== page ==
Salford City Council first refused outline planning permission for developer Peel Investments' application for up to 600 homes and marina facilities, along with retail and other uses, at the Aviary Field site in Worsley in April 2013. The proposal was originally recovered for ministerial decision in December 2013.
Housing secretary James Brokenshire’s decision, announced this morning, endorses the March 2015 decision by previous communities secretary Eric Pickles to refuse permission for the development. Pickles’s verdict was overturned by the High Court in 2016.
Brokenshire agreed with inspector Michael Boniface, who held a reconvened public inquiry into the proposal in February and March this year, that the proposal would "fragment and detract from the openness and continuity" of the greenway and would cause "unacceptable harm to its character and its value as an amenity and open recreational resource", in conflict with Salford Council’s unitary development plan.
While finding that the city council could "comfortably" show an adequate supply of housing land overall, he noted that it is not meeting "significant deficiencies" in the number of "larger, aspirational family homes". The provision of "affordable and aspirational" housing attracted significant weight, he found.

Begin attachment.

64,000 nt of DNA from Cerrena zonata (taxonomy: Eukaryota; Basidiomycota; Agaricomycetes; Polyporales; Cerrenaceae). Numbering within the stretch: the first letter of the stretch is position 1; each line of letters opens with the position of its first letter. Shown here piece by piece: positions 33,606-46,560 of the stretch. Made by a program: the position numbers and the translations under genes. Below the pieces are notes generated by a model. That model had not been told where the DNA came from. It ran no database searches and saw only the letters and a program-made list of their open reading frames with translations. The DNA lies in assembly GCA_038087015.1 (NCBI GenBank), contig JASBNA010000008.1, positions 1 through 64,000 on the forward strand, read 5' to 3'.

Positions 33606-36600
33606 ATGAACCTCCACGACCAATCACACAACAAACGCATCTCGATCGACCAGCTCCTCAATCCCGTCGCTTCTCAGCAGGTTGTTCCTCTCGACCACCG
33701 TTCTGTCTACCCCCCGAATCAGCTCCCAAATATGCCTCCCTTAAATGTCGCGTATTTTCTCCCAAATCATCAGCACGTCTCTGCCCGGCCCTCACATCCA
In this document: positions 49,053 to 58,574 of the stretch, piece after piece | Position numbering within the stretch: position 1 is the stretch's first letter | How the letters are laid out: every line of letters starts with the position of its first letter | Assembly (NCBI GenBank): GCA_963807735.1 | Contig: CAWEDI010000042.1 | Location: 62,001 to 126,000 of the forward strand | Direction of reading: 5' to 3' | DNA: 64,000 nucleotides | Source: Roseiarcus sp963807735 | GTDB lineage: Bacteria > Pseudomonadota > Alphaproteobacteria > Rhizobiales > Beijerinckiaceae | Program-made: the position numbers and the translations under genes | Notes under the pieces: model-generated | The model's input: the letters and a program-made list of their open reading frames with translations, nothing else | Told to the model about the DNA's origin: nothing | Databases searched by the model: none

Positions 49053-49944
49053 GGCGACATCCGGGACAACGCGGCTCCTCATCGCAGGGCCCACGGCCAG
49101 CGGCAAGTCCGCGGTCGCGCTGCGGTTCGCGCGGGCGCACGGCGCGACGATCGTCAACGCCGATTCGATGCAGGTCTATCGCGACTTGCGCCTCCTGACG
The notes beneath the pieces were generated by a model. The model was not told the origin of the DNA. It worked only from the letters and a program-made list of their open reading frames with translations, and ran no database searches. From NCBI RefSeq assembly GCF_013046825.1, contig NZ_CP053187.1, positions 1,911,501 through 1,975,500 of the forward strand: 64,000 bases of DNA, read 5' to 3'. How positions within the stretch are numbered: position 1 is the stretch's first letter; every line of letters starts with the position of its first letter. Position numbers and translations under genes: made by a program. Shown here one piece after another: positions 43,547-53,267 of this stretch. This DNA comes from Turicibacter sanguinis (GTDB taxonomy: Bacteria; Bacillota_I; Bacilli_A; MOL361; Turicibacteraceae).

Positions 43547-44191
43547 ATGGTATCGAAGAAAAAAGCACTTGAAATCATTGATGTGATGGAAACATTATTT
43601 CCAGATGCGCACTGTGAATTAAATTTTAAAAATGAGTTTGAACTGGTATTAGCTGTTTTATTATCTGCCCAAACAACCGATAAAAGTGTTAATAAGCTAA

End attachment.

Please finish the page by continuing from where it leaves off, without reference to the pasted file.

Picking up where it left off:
However, he concluded that the scheme was not in accordance with the development plan overall. He gave very limited weight to the proposal’s transport benefits, only moderate weight to flood risk improvements and minimal weight to the provision of sports pitches and play areas.
Peel’s plans for development of 165 houses on a smaller part of the site were also rejected by the secretary of state.
Last week, Brokenshire overruled an inspector and backed a council's decision to refuse plans for 225 homes in Kent, after taking into account a landmark European court ruling that changed the rules around assessing impacts on protected habitats.
In October, he backed Cornwall Council's decision to refuse plans for 226 homes on an unallocated greenfield site after agreeing with an inspector that the scheme would "significantly harm the landscape character and visual amenity of the area".
Today's decision can be found by clicking the link below.